AB Mining Impacts 2021601

Kenney government urged by Edmonton water utility to halt new coal mines before ‘scientifically rigorous’ review

The city’s only source of drinking water and a vital wildlife corridor could be at risk from new coal mines on Alberta’s eastern slopes, says a new report prepared for the city by EPCOR

The Alberta government should not allow any new coal mines around the North Saskatchewan River, Edmonton’s only source of drinking water, until it completes a “scientifically rigorous” review of all the risks, says the city’s water utility company in a new report.

Beginning in the Columbia Icefields in Banff National Park, the river is not only Edmonton’s only source of drinking water, but it is also a vital wildlife corridor.

The report, which is based on a risk assessment conducted by the city’s water utility EPCOR, notes that coal mines are known to affect water quality and contribute to climate change both through deforestation and greenhouse gas emissions from the mines themselves.

On Friday, city councillors on Edmonton’s utility committee unanimously recommended to city council that the mayor write a letter to the provincial government underscoring the potentially “serious impact of coal mining on our regional watershed and ecosystems.”

The municipal committee also recommended that council direct the city manager and EPCOR to make a submission to a provincial coal policy committee based on the report, and direct the city administration to report back on both the status of the North Saskatchewan River Regional Plan and the need for a “formal watershed management plan.”

Understanding the combined impact of multiple mines is crucial because each new project mine could increase contaminant and sediment levels in the waterway “with dire consequences for the animals that live in the river,” said Greg Goss, a professor of biological sciences at the University of Alberta and a new member of the North Saskatchewan Watershed Alliance.

He agrees watershed scale modelling is needed to fully understand the combined impact of any new mines on water quality and how that may affect aquatic species, he said, particularly given climate models that project increased rainfall in the headwaters, which could in turn increase the risk of contaminants leaching from mine waste rock.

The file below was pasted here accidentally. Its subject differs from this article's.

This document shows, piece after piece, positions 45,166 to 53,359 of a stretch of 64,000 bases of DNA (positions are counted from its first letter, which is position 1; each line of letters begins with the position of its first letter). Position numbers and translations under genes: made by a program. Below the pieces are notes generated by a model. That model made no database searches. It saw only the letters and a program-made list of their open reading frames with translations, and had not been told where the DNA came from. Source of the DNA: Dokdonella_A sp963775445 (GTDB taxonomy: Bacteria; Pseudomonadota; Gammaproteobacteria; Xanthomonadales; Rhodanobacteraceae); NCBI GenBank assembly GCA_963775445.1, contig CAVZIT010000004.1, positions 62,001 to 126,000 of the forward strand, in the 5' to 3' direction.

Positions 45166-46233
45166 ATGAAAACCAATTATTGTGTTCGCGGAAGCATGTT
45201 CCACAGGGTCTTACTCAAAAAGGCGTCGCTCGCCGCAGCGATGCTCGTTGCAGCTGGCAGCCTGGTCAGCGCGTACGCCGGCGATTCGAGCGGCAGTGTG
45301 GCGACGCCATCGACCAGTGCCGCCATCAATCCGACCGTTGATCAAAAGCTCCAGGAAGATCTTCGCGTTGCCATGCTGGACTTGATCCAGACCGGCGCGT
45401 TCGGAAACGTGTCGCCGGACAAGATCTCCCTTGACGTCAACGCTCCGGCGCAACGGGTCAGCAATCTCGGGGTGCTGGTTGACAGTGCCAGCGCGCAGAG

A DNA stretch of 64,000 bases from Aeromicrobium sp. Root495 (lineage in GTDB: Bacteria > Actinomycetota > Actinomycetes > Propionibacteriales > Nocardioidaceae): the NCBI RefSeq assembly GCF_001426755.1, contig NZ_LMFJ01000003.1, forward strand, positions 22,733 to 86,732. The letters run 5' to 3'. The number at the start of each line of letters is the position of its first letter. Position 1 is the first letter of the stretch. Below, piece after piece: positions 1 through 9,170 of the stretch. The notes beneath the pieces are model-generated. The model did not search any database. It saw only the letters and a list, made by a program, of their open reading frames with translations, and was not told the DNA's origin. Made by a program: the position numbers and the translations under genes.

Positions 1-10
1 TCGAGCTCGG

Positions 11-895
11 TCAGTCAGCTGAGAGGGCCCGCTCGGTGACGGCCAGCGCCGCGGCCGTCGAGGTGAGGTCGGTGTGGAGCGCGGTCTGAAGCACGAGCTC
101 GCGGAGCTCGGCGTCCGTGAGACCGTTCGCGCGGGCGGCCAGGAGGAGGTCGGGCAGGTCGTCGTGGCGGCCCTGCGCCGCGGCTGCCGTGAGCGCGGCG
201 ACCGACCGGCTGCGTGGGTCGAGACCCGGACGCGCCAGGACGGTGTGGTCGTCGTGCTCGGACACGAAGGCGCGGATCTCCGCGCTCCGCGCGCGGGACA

coal exploration eastern slopes Rocky Mountains Clearwater River
The new report from Edmonton’s water utility notes that while the risk to the city’s drinking water is low, the rare mine failure would still have devastating effects. Photo: Amber Bracken / The Canadian Press / The Narwhal

The EPCOR report concludes the risk to Edmonton’s drinking water is low and the risks to aquatic ecosystem health within the city are medium-low if potential future coal mines follow existing regulatory requirements.

However, despite existing rules, “coal mining can have both long term and short term environmental impacts,” it says.

“In the event of a rare catastrophic mine failure (such as a tailings dam failure), there would be an extreme impact on downstream water quality,” the report says.

Christopher Smith, parks coordinator with the northern Alberta chapter of the Canadian Parks and Wilderness Society, described this as a “non-negligible risk” for Edmonton.

“If that were to happen it could severely impact the City of Edmonton’s capacity to provide water for Edmontonians,” Smith said. 

EPCOR’s assessment itself notes two relatively recent tailings dam failures — one at the Obed Mountain coal mine in Hinton, Alta. in 2013 and another at the Mount Polley gold and copper mine near Quesnel, B.C. in 2014 — that contaminated water with mine waste. 

Report follows months-long battle over coal policy

Edmonton City Council asked city staff and EPCOR in February to report back on the risks of possible future coal mining and tools the municipality could use to protect the headwaters of the North Saskatchewan River.

The directive followed a number of tense months in Alberta starting in the spring of 2020 when Jason Kenney’s United Conservative Party government rescinded the 1976 Coal Policy that, among other things, restricted coal exploration and development on Category 2 lands along the eastern slopes of the Rockies and foot, which included the headwaters of the North Saskatchewan River.

In the wake of considerable public backlash, the province reinstated the policy in early February and announced it would consult before developing “a new, modern coal policy.” Public consultations are underway now and a final report from the provincial coal policy committee is due on November 15.